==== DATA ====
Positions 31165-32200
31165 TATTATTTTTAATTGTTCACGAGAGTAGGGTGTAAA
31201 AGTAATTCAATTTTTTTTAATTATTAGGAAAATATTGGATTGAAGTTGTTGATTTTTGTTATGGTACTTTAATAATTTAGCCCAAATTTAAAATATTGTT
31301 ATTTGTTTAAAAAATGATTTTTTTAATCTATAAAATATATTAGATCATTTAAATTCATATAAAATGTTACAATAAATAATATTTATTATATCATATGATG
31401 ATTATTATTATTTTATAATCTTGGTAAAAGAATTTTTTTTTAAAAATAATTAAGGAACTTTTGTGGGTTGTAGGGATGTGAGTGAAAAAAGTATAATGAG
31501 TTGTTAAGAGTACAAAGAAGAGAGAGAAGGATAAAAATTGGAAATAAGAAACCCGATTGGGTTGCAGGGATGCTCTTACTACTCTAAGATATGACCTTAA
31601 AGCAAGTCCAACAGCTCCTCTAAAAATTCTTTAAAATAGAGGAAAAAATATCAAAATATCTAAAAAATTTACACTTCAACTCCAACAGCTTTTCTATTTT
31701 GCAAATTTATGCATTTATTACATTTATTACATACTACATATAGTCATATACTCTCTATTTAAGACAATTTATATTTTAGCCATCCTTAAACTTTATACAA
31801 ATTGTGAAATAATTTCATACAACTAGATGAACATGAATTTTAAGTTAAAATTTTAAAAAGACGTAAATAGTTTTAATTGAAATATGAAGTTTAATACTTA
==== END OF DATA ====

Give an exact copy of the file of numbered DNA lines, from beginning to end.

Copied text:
Positions 31165-32200
31165 TATTATTTTTAATTGTTCACGAGAGTAGGGTGTAAA
31201 AGTAATTCAATTTTTTTTAATTATTAGGAAAATATTGGATTGAAGTTGTTGATTTTTGTTATGGTACTTTAATAATTTAGCCCAAATTTAAAATATTGTT
31301 ATTTGTTTAAAAAATGATTTTTTTAATCTATAAAATATATTAGATCATTTAAATTCATATAAAATGTTACAATAAATAATATTTATTATATCATATGATG
31401 ATTATTATTATTTTATAATCTTGGTAAAAGAATTTTTTTTTAAAAATAATTAAGGAACTTTTGTGGGTTGTAGGGATGTGAGTGAAAAAAGTATAATGAG
31501 TTGTTAAGAGTACAAAGAAGAGAGAGAAGGATAAAAATTGGAAATAAGAAACCCGATTGGGTTGCAGGGATGCTCTTACTACTCTAAGATATGACCTTAA
31601 AGCAAGTCCAACAGCTCCTCTAAAAATTCTTTAAAATAGAGGAAAAAATATCAAAATATCTAAAAAATTTACACTTCAACTCCAACAGCTTTTCTATTTT
31701 GCAAATTTATGCATTTATTACATTTATTACATACTACATATAGTCATATACTCTCTATTTAAGACAATTTATATTTTAGCCATCCTTAAACTTTATACAA
31801 ATTGTGAAATAATTTCATACAACTAGATGAACATGAATTTTAAGTTAAAATTTTAAAAAGACGTAAATAGTTTTAATTGAAATATGAAGTTTAATACTTA